Where have all the derivatives specialists gone?
1 October 2007
17 March 2014
8 April 2014
28 April 2014
14 February 2014
3 March 2014
Who said the job of a derivatives lawyer is boring? Whoever it was should speak to Allen & Overy (A&O) US derivatives head Jeff Golden, who furnishes all budding derivatives lawyers with a crib sheet entitled 'How to succeed at a derivatives cocktail party without really trying'.
Cocktail parties certainly sound far more exciting, not to mention glamorous, than a life of number-crunching and market watching, but in truth the sheet has been designed to help new derivatives lawyers get to grips with the countless tricky technical issues that surround the topic.
And that really is the crux: ultimately derivatives are extremely complicated and technical financial instruments. The result of this complexity means there is currently a dearth of experienced lawyers working in the sector, making it the perfect area in which to carve out a niche.
Magic circle firms boast large derivatives teams in their London and worldwide offices, but attracting new trainees to this specialist area of finance is proving to be difficult.
In light of recent market volatility and the uncertainty of the credit markets, derivatives, in their various guises, could potentially prove vital in ensuring that markets remain buoyant - and that lawyers continue to receive instructions.
Why, then, are firms struggling to recruit lawyers into such a cutting-edge area? And what are firms doing to reverse the trend so as to take advantage of this up-and-coming area of the law?"It's a technical topic and the clients typically have an extensive and very technical knowledge of the subject," explains Linklaters derivatives partner Simon Firth. "Investment banks need people with a serious depth of knowledge for high-level derivatives transactions. It's hard to train people up and hard to find good lawyers in this area."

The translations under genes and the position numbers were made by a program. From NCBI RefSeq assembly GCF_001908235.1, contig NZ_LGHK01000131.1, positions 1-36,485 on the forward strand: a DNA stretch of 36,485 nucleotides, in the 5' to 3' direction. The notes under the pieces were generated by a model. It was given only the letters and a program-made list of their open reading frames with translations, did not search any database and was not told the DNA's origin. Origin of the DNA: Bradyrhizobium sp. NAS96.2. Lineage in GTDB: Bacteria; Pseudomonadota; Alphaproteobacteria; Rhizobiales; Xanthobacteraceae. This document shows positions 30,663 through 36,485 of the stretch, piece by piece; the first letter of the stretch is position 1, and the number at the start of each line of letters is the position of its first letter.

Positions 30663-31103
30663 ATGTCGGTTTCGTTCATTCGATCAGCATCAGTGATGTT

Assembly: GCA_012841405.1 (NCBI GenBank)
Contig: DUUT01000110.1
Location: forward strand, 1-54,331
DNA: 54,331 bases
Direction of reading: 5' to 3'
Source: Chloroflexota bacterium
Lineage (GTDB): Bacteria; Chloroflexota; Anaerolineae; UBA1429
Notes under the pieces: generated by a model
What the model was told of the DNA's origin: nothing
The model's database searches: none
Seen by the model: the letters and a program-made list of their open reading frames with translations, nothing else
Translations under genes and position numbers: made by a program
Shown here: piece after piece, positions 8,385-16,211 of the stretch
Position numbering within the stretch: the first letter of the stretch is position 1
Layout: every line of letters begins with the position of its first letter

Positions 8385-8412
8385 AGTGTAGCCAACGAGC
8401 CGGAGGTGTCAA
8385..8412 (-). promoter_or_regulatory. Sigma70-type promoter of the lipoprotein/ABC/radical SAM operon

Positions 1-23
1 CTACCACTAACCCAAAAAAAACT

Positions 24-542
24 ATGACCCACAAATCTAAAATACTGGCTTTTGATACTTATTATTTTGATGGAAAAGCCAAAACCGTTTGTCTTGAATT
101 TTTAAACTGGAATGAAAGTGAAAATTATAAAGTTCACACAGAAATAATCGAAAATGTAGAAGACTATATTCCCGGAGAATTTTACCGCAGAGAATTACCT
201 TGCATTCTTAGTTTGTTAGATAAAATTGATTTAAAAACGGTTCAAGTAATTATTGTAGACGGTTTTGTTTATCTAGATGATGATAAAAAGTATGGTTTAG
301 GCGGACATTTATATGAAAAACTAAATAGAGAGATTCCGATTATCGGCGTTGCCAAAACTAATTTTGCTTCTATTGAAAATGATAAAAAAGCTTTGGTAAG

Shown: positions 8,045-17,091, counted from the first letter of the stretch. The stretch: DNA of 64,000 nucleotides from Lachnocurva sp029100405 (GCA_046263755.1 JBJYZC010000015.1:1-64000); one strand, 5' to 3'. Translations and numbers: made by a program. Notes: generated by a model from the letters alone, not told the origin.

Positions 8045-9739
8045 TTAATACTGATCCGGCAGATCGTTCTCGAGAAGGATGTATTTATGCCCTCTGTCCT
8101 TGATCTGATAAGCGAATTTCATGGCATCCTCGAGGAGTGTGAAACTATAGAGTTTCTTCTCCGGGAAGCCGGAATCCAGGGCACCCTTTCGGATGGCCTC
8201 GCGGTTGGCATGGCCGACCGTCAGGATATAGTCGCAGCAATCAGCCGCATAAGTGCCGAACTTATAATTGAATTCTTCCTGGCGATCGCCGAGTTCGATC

Over the past few years derivatives have steadily risen to become a crucial aspect of many financial transactions, while at the same time it has become increasingly difficult to train new generations of lawyers to the standard investment banks such as ABN Amro and Goldman Sachs require.
However, at the heart of the issue is the type of derivatives work investment banks require their lawyers to deal with, confesses Firth.
"They keep straightforward transactions in-house," he says. "They have the expertise and all the various types of standard documentation required to carry out these deals. It's only the high-level, complex transactions that private practice lawyers are hired for."
Arguably that is as it should be: in-house teams deal with the run-of-the-mill work and turn to their well-paid private practice lawyers for complex work.
But that is why training up derivatives lawyers capable of dealing with the demands of investment bank transactions is a catch-22: it is not possible to gain the knowledge of complex structures without learning the basics, but the easy and basic transactions are not likely to cross the paths of the junior derivatives lawyer because they are all done in-house.
A&O, Clifford Chance and Linklaters all boast derivatives teams that number into the hundreds in London alone, but the fact remains that there are far fewer partners deemed successful in the field.
"There are probably only seven partners in the City succeeding in derivatives," claims one magic circle partner. "I'd say there are three at A&O, three at Clifford Chance and one at Linklaters. Although the number of associates is high, the reality is very different." In recent years law firms have steered towards combining structured finance lawyers and derivatives lawyers.